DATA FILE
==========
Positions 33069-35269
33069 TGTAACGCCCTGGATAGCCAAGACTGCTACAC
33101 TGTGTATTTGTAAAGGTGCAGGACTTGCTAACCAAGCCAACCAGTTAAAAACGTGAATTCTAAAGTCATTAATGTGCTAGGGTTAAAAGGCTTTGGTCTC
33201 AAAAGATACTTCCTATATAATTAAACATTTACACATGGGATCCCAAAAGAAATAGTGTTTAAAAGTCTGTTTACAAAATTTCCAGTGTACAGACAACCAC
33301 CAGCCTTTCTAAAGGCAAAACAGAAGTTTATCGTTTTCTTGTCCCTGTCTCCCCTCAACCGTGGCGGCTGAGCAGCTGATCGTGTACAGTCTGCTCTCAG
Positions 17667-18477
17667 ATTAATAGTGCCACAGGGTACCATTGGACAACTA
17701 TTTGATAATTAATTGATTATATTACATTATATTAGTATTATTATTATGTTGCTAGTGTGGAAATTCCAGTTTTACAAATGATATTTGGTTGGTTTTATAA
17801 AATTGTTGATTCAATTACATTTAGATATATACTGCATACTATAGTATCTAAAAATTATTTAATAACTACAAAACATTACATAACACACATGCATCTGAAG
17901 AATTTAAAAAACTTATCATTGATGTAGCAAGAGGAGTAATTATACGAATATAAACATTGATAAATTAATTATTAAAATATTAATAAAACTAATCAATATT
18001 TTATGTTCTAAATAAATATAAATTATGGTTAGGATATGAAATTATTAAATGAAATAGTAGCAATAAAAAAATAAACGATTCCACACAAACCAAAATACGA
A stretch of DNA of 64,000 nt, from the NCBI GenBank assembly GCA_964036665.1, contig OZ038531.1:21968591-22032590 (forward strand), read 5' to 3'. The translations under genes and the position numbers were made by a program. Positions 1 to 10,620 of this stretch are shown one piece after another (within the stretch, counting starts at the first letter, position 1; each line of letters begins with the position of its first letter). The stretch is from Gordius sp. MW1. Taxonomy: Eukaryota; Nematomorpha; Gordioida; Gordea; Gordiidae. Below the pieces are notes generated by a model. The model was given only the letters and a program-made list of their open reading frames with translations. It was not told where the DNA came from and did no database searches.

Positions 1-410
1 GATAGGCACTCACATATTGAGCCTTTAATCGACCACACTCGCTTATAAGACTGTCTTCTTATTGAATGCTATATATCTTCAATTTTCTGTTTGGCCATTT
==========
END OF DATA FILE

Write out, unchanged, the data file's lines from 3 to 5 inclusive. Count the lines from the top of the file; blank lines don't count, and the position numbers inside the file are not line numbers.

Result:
33101 TGTGTATTTGTAAAGGTGCAGGACTTGCTAACCAAGCCAACCAGTTAAAAACGTGAATTCTAAAGTCATTAATGTGCTAGGGTTAAAAGGCTTTGGTCTC
33201 AAAAGATACTTCCTATATAATTAAACATTTACACATGGGATCCCAAAAGAAATAGTGTTTAAAAGTCTGTTTACAAAATTTCCAGTGTACAGACAACCAC
33301 CAGCCTTTCTAAAGGCAAAACAGAAGTTTATCGTTTTCTTGTCCCTGTCTCCCCTCAACCGTGGCGGCTGAGCAGCTGATCGTGTACAGTCTGCTCTCAG